Tuesday, June 22, 2010

Scullery maids

The lowliest member of the household staff was the scullery maid, an assistant to the kitchen maid. Yet she was still worthy of portrayal on canvas, as evidenced by the paintings above: "A Scullery Maid Preparing A Chicken" (1776) by German artist Willem Joseph Laquy (1st image), "The Scullery Maid (L'Ecureuse)" (1738) by French artist Jean-Simèon Chardin (2nd image), and "The Scullery Maid" (1705) by Italian artist Giuseppe Maria Crespi (3rd image). The grueling duties of a scullery maid were as follows and could last up to 17 hours a day:
  • Scrubbing the floor, stairs, and sinks
  • Scrubbing work tables
  • Scouring the pots, dishes, and utensils after each meal and morning and afternoon tea
  • Polishing brass and silver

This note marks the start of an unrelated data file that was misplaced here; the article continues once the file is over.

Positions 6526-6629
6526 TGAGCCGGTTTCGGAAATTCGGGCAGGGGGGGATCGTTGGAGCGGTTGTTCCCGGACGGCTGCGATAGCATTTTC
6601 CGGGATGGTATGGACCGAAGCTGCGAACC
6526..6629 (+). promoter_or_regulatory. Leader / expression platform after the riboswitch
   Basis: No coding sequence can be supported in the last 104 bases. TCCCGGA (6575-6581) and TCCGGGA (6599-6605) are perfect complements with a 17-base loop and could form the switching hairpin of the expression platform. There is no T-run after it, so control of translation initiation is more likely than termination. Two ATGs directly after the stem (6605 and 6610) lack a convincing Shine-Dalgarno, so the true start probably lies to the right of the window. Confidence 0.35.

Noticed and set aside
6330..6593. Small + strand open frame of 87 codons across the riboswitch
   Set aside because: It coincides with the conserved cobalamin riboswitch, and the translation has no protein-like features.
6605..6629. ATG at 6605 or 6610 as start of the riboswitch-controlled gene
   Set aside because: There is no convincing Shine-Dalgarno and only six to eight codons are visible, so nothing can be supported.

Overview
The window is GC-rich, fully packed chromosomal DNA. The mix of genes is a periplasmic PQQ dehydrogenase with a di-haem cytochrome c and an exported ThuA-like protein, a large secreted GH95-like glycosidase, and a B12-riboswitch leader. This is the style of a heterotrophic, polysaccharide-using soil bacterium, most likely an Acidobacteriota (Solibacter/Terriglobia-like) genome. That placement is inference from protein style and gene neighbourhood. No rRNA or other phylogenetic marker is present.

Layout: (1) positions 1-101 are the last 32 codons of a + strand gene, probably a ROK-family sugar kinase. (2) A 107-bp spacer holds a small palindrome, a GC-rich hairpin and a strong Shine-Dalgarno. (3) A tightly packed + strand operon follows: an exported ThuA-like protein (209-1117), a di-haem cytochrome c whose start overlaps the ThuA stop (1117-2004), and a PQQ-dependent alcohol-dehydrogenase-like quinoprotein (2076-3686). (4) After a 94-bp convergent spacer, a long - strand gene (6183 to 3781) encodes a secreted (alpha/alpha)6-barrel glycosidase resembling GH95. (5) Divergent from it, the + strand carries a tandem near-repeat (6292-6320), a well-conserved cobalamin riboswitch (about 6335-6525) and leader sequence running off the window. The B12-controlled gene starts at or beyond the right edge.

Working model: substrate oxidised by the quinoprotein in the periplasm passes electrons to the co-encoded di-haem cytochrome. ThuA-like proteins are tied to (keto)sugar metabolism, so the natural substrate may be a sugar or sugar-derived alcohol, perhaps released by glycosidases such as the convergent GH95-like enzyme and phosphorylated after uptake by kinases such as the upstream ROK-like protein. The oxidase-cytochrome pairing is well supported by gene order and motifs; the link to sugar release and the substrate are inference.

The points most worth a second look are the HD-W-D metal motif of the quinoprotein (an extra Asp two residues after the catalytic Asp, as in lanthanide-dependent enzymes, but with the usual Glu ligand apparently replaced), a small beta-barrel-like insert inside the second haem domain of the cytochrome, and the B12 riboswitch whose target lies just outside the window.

• Lighting the fires on the kitchen stoves and keeping them clean
  • Cleaning vegetables, plucking fowl, and scaling fish
  • Clearing away meat and vegetable garbage
  • Supplying hot water for tea and washing
Her duties may have included lighting the morning fires in the bedrooms and hauling warm water upstairs for bathing. The scullery maid may also have been required to wait on her fellow staff members and to empty their chamber pots.

In Victorian England, these tasks would certainly been performed by a woman, but in the Middle Ages female domestic servants were rare, so they would have been carried out by a man - a scullion.

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